How to Mop Floors Better

Here is Why You Have Streaks on Your Floor After Mopping

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Have you ever spent time and effort mopping your floor then tiptoeing so you don’t mess it up, but the instant it’s dry you discover streaks?

A few different things can lead to streaks on your floor after mopping, but none of them are hard to remedy.

1. Did you skip something?

Pop quiz: what happens when you mix dirt and water? Mud! Now, doesn’t it make sense that if you skip vacuuming then mopping’s going to turn any dirt on your floor into mud? Well, maybe not mud but streaks.

So, be sure to vacuum or at least use a dust mop to pick up debris. And if you’re using a vacuum, use the hard floor attachment with the felt roller or soft, flexible fins, not hard bristles.

2. Product Overload.

In cleaning, more is not always better, and one of the most common reasons floors look streaky after mopping is using too much floor cleaner.

When you use too much product, it leaves a residue which dries to a dull, streaky finish. To avoid this, follow the manufacturer’s instructions or cleaning recipe exactly, don’t just guess.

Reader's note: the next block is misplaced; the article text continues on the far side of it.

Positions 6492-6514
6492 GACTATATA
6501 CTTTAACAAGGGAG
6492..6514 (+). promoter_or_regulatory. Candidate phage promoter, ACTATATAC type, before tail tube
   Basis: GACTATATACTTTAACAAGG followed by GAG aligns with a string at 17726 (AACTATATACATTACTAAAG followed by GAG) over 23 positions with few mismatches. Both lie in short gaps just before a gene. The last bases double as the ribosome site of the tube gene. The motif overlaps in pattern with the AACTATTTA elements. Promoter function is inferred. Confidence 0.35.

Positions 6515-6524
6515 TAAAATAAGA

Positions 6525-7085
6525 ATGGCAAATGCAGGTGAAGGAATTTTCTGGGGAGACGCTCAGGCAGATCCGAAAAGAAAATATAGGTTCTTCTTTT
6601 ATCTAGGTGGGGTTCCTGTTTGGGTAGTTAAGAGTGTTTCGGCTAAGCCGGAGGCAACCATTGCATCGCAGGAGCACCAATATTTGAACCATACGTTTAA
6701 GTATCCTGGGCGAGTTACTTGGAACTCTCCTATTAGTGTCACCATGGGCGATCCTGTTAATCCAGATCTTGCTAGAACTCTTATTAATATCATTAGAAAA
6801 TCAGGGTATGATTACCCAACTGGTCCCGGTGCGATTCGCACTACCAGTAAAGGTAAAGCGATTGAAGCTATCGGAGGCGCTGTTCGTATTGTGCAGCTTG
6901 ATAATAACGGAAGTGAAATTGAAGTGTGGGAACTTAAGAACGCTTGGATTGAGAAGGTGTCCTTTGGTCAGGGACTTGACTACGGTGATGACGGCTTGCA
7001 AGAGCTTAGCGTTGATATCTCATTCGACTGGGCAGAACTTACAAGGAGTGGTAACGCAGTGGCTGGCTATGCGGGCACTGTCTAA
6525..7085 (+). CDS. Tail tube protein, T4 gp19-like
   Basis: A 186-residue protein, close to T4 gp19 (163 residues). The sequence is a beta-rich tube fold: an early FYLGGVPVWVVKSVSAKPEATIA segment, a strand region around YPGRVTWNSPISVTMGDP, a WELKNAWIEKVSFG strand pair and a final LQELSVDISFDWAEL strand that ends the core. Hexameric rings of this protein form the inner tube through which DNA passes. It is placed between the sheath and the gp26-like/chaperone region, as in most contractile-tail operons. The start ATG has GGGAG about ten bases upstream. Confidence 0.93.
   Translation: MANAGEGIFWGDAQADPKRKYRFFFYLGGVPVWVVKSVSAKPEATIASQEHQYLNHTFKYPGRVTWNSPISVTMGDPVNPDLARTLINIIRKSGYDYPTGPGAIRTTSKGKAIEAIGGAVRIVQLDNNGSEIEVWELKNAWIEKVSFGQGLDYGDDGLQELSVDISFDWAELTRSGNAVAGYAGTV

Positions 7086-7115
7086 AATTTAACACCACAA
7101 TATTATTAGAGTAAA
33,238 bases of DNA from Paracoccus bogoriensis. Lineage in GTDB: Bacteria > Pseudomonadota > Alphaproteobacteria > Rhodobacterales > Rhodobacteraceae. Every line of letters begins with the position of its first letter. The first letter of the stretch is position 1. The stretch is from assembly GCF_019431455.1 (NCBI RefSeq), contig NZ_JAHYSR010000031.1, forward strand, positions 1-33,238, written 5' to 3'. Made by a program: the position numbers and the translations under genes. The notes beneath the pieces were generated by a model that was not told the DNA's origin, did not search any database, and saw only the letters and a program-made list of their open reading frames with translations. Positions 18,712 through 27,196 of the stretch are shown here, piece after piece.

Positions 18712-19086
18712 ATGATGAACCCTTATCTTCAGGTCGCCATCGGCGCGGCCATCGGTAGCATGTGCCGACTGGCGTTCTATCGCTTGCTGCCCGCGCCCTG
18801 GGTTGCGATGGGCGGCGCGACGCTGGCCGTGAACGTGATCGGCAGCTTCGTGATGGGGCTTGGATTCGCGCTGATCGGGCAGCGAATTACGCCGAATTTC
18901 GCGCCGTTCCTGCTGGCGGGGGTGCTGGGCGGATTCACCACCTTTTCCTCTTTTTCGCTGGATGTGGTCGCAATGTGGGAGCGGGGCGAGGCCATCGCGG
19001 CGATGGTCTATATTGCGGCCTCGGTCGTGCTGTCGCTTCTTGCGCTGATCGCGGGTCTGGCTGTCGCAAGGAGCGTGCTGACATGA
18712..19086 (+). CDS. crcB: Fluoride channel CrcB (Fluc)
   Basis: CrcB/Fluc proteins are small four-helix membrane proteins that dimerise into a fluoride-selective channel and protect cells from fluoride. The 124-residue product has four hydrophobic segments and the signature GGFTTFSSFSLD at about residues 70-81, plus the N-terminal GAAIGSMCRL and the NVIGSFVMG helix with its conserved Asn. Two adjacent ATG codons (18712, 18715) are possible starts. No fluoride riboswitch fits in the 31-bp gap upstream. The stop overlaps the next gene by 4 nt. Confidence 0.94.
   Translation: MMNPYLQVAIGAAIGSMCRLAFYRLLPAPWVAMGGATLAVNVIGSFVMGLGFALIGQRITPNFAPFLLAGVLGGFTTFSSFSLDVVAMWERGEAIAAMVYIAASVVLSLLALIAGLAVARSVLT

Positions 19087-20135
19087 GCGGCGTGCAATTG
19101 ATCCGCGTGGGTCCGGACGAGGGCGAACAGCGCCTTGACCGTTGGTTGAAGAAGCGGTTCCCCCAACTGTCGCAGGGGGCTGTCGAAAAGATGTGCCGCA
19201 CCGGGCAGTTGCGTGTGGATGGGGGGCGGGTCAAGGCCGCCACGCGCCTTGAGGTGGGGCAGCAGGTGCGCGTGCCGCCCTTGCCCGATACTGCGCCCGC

Pro Tip

If you’ve been overusing floor products for a while, try mopping your floors with 2 tablespoons of baking soda and 1/2 teaspoon liquid dish soap in 1 gallon of hot water one time to remove the residue. And rinse that mop often!

3. Poor Technique.

When you first go over an area, clean the floor in a figure 8 if you’re using a string mop, or short scrubby strokes for other types of mop. This lifts up the grime.

Then, rinse your mop and go over the area in long straight strokes—with the grain if you’re cleaning hardwood floors— to lift any dirt you’ve loosened. Don’t forget to rinse your mop.

4. The Critical Step.

Are you sensing a theme here? Rinsing your mop is essential to keep it from leaving streaks. So, if you’re using a mop and bucket, rinse the mop frequently and change the rinse water when it starts looking cloudy.

If you’re using a washable mopping pad, rinse or change it at least once per room. Disposable wet mop pads should be turned over over when the pad looks dirty and replaced when the second side shows signs of dirt.

Pro Tip

If you wait to change your rinse water until you can’t see the bottom of your bucket, you’ve waited too long.

5. Match the Mop to the Floor.

Different floors require different mops. With laminate flooring or wood floors, too much water can cause damage so opt for a microfiber mop and spray bottle.

For tile, stone, and vinyl floors, use either a spray mop or a mop and bucket, but keep the water away from any cracks.

6. Hard Water.

If you have hard water and use a lot of it, letting your floor air dry will leave mineral traces behind that can look like streaks. To avoid that, don’t get them so wet. They’re floors, not splash parks.

Then, once you’ve finished mopping, use a clean dry mop or a towel to buff the floors dry. You can also speed up the drying process by running your ceiling fan as soon as you’ve finished.

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